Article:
It’s New Year’s Eve, which means it’s the night I throw a posh dinner party and serve French onion soup. We’re talking the from-scratch kind, that starts with good beef stock. Now I should tell you, making homemade beef stock is not for those who are looking for the short cut in life. You have … Read moreTaking (making?) stock on New Year’s Eve
Wrote and published this in 2009. It still cracks me up. When buying Christmas candy this year, I included a personal favorite of mine, those little bell-shaped chocolates with slivers of Butterfingers mixed in. They’re so festive and seductive in their gold, red and green foil wrappings, I couldn’t resist sampling one (okay, two) before … Read moreChristmas Bells
Watching the San Francisco Ballet perform Nutcracker is a big deal for two reasons. First, because the company does a bang-up, never-seen-it-done-better job on the production. Second, it gives SFB patrons a chance to see what the company is shaping up to look like for their upcoming winter/spring repertoire season. Rosters change, dancers come and … Read moreSan Francisco Ballet time again!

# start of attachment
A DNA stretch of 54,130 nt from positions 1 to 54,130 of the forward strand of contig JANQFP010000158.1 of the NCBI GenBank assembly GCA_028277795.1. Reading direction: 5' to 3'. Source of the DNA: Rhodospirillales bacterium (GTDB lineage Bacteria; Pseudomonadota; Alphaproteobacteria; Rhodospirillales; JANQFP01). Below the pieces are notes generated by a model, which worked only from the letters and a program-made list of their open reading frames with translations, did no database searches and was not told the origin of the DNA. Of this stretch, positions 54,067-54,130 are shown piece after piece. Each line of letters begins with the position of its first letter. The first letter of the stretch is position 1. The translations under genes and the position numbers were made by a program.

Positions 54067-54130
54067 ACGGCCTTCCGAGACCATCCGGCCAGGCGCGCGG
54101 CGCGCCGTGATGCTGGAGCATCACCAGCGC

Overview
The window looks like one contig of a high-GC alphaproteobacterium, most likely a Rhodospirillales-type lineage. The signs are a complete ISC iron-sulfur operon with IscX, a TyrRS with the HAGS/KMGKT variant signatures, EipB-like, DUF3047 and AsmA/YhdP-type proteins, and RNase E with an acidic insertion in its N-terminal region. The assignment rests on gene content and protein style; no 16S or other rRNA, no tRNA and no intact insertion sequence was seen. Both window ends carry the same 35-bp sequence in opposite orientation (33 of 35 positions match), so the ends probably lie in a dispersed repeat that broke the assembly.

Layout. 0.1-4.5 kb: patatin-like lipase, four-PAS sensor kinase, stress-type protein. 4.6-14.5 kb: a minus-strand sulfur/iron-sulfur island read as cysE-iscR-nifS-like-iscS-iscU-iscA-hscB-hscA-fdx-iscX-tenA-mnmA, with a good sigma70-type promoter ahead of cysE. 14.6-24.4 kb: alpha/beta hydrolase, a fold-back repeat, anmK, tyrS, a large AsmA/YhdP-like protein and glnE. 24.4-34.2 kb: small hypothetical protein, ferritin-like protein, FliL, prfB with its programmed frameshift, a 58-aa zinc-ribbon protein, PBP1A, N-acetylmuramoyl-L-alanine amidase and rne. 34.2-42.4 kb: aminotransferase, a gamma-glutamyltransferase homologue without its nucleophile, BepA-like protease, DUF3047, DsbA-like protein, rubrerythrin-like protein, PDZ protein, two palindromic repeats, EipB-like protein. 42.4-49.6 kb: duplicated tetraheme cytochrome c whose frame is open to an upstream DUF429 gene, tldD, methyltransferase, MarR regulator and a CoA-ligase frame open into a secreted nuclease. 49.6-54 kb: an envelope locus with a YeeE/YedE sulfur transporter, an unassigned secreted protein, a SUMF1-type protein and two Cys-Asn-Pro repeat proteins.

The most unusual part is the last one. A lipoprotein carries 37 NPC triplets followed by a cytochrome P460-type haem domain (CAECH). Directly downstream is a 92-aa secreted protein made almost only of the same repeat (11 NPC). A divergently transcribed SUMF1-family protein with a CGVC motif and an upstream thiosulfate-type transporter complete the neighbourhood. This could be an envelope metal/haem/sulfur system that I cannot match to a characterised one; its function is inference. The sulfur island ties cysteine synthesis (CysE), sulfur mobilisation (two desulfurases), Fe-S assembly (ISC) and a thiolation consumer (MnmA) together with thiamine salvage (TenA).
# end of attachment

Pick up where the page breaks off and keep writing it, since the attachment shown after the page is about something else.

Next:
(This essay originally appeared in the L.A. Daily News on 12/11/2005) December, the “season of cheer,” never fails to evoke ambivalent feelings in me. Yes, there are the twinkling lights and ringing of bells; crimson and gold decorations adorning shops; the intoxicating whiffs of Christmas wreaths and kitchens redolent of freshly-baked cookies. But December is … Read moreHow the violin un-stole Christmas
NUT·CRACK·ER ˈnətˌkrakər/ Noun A small aluminum device for cracking nuts. A little painted wooden soldier with a dislocating jaw that performs aforementioned task. An 1892 ballet originally choreographed by Marius Petipa (and Lev Ivanov), first performed in the U.S. by the San Francisco Ballet on Christmas Eve in 1944, now a holiday tradition throughout the … Read moreNutcracker: Tis the Season